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Ma and ex-aides indicted on corruption charge

Prosecutor Hou Kuan-jen on February 13 explains his decision for the indictment of former Taipei mayor Ma Ying-jeou on embezzlement charge.

Prosecutor Hou Kuan-jen on February 13 explains his decision for the indictment of former Taipei mayor Ma Ying-jeou on embezzlement charge.

Prosecutors probing alleged misuse of public fund by Kuomintang Chairman Ma Ying-jeou during his stint as Taipei mayor indicted Ma on corruption charge Tuesday afternoon.
Ma, widely considered the frontrunner in the 2008 presidential race, offered to quit the KMT chairmanship after an emergency meeting of the party's Central Standing Committee at 6pm.
Despite the indictment, Ma said he will enter the 2008 presidential race.
The party's charter bars indicted members from seeking its presidential nomination, however.
KMT Chief Vice Chairman Wu Poh-hsiung will temporarily take over Ma's responsibility before the largest opposition party elects a new chairman within three months.
Ma, who administered the capital city between 1998 and 2006, is charged with misusing a special mayoral allowance worth NT$340,000 a month, the indictment said.
Yu Wen, Ma's former aide, was indicted on forgery and corruption charges for providing false spending proof to claim on the mayoral fund for Ma and himself, the indictment added. Five other former city workers were given suspended prosecution for their involvement in the scandal.
Prosecutor Hou Kuan-jen, who was responsible for the probe, said the former mayor considered half the allowance his personal income, at odds with spending rules.
Some 6,500 government officials--from the vice president, premier, ministers, lawmakers, to township chiefs--are granted different amounts of special montly allowance budgeted for their discretionary use.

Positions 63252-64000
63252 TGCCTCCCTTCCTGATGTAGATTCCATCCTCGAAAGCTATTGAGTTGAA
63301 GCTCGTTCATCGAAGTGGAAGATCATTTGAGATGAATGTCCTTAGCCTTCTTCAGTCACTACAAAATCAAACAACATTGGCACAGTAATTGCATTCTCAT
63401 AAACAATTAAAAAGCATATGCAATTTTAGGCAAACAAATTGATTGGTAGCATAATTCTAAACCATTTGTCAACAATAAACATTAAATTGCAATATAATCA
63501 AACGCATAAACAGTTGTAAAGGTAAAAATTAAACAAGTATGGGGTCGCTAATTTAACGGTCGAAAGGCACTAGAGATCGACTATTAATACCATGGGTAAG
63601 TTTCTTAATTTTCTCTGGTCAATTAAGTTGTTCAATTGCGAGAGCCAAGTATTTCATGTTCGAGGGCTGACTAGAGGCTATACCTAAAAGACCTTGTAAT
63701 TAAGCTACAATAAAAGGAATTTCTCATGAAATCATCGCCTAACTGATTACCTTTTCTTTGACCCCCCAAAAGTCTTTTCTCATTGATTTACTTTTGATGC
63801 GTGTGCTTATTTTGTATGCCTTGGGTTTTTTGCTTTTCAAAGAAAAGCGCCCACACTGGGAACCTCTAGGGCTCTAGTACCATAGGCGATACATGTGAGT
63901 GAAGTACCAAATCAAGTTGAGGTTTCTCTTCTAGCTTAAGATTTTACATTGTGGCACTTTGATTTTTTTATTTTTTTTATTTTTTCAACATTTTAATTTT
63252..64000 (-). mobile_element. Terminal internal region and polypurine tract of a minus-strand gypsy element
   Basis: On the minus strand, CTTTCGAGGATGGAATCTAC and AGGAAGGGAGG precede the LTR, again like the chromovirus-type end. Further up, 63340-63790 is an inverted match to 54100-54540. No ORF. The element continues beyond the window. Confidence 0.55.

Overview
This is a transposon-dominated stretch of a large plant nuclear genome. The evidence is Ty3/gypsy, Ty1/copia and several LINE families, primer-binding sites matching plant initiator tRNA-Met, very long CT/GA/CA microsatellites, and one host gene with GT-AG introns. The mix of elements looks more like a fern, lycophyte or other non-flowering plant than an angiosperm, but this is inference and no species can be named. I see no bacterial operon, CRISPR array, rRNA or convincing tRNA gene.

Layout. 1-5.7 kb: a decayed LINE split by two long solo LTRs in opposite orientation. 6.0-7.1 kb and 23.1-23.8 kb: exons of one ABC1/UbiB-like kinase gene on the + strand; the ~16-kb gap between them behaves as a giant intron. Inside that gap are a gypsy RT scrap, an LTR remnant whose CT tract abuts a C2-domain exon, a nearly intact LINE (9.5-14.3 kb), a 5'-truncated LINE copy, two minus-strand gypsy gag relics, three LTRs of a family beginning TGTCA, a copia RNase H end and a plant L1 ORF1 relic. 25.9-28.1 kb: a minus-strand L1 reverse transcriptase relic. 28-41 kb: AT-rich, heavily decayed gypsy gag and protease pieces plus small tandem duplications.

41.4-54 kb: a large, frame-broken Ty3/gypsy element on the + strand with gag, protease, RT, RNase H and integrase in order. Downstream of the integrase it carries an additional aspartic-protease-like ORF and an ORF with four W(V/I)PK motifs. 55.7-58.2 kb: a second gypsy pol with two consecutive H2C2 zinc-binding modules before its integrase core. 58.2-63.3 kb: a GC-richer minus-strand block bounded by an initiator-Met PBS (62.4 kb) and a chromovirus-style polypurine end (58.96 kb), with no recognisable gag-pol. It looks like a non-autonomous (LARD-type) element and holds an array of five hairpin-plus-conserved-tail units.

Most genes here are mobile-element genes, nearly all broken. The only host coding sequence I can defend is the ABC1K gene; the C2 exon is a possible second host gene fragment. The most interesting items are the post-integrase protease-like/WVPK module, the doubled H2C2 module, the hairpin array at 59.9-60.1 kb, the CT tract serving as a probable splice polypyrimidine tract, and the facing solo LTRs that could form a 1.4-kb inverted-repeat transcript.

They can have half the fund wired directly to their bank accounts, or receive it in check or cash.
They need to present receipts or other spending proof to claim on the other half of the fund.
According to the indictment, Ma failed to return to the state treasury surplus fund from the part for which no spending proof is necessary. Rather, he had declared it as personal income.
Hou said he had no choice but to indict Ma though the former mayor appeared to have misused the money unintentionally.
Officials who use up their allowance or receive it in cash do not have to account for how they spend the part of the fund, for which no spending proof is needed.
Aware of the flawed design, Hou suggested the judiciary deal with Ma lightly, branding the indictment a painful decision.
Still, the indictment cast a stigma on Ma's character. The KMT chair, who owes his rise in Taiwan's politics chiefly to his squeaky-clean image, has pressured President Chen Shui-bian to resign after a spate of corruption scandals invovling the first family came to light last year.
It is too early to tell if his indictment will derail the party's endeavor to wrestle power from the ruling Democratic Progressive Party next year.
But the embezzlement charge will definitely give Ma's rivals powerful ammunition to assail him on the campaign trail.


Updated : 2021-05-14 10:38 GMT+08:00